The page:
Racial steoreotypes are all too prevalent in the sports world. Alissa Atisme, a senior on the University of Utah track and field team who is black, is aware of this.

The Utah native was raised just off of Hill Air Force base, an area of the state with high diversity levels. This was largely due to the base, which brings military personnel from all over the United States. Atisme attended a private school along with many other kids from military families.

“I grew up with a lot of diversity, so I never really thought about how I was the only … different person — because I wasn’t,” Atisme said. “I had a lot of friends at school who were from different ethnicities.”

Overall, Utah does not have much ethnic diversity. In fact, according to the U.S. Census Bureau, 78.8 percent of people in the state are white and not Hispanic, 13.8 percent are Hispanic or Latino and only 1.4 percent are solely black. Growing up in Utah, Atisme never thought of herself as an outcast, she was only concerned with being the best version of herself she could be.

That being said, racial biases still exist in all branches of society. One of the most prominent examples of these biases and stereotypes exist in the world of sports, both professional and recreational.

Atisme acknowledges the stereotype that exists in the track and field world, that race determines how fast or slow athletes move. She doesn’t take these assumptions to heart.

“I think it is cool because I am not the best runner in the Pac-12 and I get beat all the time by people who are … different from me, and I can also beat people who are different from me,” Atisme said. “You can’t go into a race seeing who you are up against and immediately think that you are going to win based on what they look like.”

What it should come down to is talent and nothing more.

Atisme’s mom, Liz Atisme, sees her daughter as an extremely hardworking, confident and independent young woman who has worked hard to get herself to where she is today.

“She doesn’t want to rely on other people,”  Liz said. “Alissa wants to be able to prove to people that she can do things.”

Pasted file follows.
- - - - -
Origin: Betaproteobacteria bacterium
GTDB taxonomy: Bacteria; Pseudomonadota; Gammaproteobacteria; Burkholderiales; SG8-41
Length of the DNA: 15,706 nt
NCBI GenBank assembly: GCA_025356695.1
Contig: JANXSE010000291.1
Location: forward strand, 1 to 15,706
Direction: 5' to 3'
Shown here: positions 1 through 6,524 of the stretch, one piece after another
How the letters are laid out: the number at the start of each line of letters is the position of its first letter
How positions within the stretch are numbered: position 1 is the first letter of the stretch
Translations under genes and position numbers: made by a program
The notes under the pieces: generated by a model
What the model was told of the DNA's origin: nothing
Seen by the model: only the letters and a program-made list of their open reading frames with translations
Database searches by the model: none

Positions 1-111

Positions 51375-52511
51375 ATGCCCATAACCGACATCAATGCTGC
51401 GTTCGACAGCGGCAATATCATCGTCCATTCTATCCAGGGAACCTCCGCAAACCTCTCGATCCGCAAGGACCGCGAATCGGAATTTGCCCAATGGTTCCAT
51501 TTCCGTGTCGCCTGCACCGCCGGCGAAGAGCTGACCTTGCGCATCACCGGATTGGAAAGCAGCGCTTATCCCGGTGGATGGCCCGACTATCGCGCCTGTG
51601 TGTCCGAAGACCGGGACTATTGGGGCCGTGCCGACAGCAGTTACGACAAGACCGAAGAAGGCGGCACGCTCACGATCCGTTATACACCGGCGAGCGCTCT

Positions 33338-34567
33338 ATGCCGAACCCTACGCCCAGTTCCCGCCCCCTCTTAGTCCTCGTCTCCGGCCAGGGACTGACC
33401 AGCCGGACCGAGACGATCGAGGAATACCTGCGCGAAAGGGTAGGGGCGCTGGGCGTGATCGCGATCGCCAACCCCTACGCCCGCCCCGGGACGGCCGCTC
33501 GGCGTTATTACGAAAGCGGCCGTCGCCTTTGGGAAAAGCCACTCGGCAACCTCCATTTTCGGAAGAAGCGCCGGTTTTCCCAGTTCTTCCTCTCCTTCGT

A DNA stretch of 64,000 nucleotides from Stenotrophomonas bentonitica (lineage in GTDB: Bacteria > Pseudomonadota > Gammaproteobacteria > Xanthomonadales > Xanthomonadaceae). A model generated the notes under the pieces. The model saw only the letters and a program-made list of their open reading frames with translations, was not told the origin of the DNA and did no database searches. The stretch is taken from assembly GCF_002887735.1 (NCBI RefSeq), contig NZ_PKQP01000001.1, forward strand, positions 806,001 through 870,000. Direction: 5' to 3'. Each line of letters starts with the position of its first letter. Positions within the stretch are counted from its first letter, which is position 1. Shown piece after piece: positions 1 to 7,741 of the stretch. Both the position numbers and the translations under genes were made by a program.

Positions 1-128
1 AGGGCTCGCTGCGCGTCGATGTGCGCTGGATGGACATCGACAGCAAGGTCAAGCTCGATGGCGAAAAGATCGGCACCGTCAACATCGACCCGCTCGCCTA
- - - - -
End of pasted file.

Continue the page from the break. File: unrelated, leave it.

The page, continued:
Liz added that she did not raise Alissa or her siblings to see race. This idea, combined with growing up surrounded by different types of people, has molded Alissa into a self-driven and independent athlete.

Alissa has found success on the track, and she recently broke a Utah school record in the 60-meter dash with a time of 7.71. That success directly results from her internal drive and motivation. As a walk-on for the Utah track and field team, Atisme had to put in an extra amount of work to earn a scholarship.

“You can always tell how much of a scholarship someone is on based on how many shoes they got at the beginning of the year,” Alissa said. “I want[ed] to be one of those girls who gets three pairs of shoes.”

Alissa says she is motivated by more than just her desire to be the best athlete on the collegiate track. She also wants to excel in a career following graduation so she can remove some of the financial burden from her parents. She’ll do whatever it takes to achieve her goals, and she won’t let the color of her skin affect any of her hopes and dreams.

c.overfield@dailyutahchronicle.com

@caseyoverfield

Casey Overfield
Casey Overfield is in her second year at the University of Utah. This is her second year as a sports writer for the Chronicle, where she is the assistant editor for the sports desk. Casey is also a member of the Pride of Utah marching band, and hopes to be a sports writer after graduation.

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